Forbes released its annual ranking of college football’s most valuable programs on Tuesday, and there was a changing of the guard at the top: the University of Texas has been replaced by Texas A&M.
Though this is the first ranking from the magazine since 2015, UT has long been atop Forbes‘s list. According to the magazine, in 2011 the Longhorns became the first college football team ever to record $100 million in revenue. Three years later, the team turned $92 million in profit, which was more than all but two teams made that year in revenue alone.
A&M, meanwhile, has had a rapid ascension to the top. In 2014, the Aggies were just the thirteenth most valuable college football program, with a team value of $78 million and a revenue of $58 million. But according to Forbes, the Aggies averaged $107 million in profit and $148 million in revenue over the past three years. On average, that’s $20 million more in profit than UT made over the same time frame, and $15 million more in revenue.
But just because A&M has knocked off UT from the top spot doesn’t mean Bevo is out begging in the streets. The Longhorns rank in the top five in contributions, ticket sales, endowments, concessions, and youth camps. On top of that, UT gets $31 million from licensing, royalties, and advertising, which is 50 percent more than any other team makes from that revenue stream. That’s largely thanks to a roughly $10 million per year deal the athletic department has with Nike and a TV contract with ESPN for the Longhorn Network that runs through 2031.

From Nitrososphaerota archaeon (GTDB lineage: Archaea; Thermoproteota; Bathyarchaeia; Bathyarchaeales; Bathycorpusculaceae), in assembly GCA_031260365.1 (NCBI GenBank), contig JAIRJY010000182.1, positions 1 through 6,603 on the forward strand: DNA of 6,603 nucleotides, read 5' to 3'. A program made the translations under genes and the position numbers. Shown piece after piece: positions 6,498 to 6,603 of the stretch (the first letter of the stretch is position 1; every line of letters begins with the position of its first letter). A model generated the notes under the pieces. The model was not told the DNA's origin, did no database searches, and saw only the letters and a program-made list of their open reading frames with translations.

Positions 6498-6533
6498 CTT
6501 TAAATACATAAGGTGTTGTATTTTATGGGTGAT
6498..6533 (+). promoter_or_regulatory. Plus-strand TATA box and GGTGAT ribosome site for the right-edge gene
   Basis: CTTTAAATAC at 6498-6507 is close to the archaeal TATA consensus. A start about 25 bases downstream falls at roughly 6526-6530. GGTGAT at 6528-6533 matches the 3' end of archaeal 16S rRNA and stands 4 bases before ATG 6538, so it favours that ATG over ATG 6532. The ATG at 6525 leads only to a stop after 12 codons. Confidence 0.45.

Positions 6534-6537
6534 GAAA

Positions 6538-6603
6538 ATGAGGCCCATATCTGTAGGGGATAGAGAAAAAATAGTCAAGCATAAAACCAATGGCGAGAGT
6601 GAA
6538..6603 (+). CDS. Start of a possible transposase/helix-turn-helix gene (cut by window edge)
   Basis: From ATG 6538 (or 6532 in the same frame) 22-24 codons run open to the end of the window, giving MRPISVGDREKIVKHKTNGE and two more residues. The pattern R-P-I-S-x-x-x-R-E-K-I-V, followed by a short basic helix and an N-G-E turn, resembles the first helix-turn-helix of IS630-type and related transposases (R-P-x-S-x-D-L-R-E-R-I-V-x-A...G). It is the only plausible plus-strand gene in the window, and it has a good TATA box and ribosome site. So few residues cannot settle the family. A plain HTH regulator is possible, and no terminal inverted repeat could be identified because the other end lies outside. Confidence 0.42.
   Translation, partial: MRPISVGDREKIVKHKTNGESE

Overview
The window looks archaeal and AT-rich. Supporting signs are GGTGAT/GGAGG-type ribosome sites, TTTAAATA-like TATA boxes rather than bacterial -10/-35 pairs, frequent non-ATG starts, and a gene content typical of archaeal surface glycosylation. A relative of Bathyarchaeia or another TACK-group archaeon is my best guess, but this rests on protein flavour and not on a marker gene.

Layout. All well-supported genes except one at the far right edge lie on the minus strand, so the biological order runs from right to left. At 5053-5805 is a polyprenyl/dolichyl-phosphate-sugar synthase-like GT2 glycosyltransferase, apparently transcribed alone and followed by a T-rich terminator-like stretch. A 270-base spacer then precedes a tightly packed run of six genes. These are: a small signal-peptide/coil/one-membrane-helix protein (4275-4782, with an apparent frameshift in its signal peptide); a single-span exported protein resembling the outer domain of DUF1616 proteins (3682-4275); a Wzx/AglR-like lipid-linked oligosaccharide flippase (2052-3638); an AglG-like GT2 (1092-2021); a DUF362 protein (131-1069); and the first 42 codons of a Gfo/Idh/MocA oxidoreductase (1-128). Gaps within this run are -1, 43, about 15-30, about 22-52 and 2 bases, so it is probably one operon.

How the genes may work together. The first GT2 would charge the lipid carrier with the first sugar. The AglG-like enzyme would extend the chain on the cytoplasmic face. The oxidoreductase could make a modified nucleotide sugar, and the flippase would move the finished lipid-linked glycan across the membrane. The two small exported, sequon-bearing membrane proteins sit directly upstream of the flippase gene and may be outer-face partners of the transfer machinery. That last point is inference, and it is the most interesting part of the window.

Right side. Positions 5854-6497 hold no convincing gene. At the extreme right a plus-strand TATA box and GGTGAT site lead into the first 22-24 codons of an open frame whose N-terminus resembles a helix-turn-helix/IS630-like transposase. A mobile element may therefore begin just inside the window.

A&M and UT are far and away the most valuable programs in the country. The third-richest program, Michigan, is very far behind, raking in just $127 million in revenue and $75 million in profit. There was only one other Texas team on the list: Texas Tech was Forbes‘ twenty-fifth most valuable program, with a revenue of $60 million and $31 million in profit.
A&M’s rise to the top is mostly due to a major increase in contributions to the athletic department. From 2014 through the 2016-17 season, the A&M athletic department brought in $260 million in contributions, which was almost twice as much as any other school made in the same time. A&M devoted $119 million of that money to its football program, Forbes reported. UT’s athletic department, meanwhile, brought in $123 million, and Florida, the next highest earner after A&M, made $138 million in contributions.
A&M also made a lot of money from ticket sales, averaging $41 million per year, good for third-most in the nation. Moving from the Big 12 to the SEC in 2012 was also kind to Aggie pocketbooks—according to Forbes, each team in the conference received $41 million in the SEC’s most recent revenue distribution, compared to just $34 million received by each Big 12 team. However, Forbes suggested A&M’s tenure at the top may be short, attributing the bump in contributions to fundraising efforts for the now-completed renovations at Kyle Field.
Of course, neither A&M nor UT have been particularly good lately, combining for 56 wins and 50 losses since 2014. They also have just one national championship between them in the last thirty years. Proof, perhaps, that money can’t buy everything. Either way, both programs should continue to make ridiculous bank.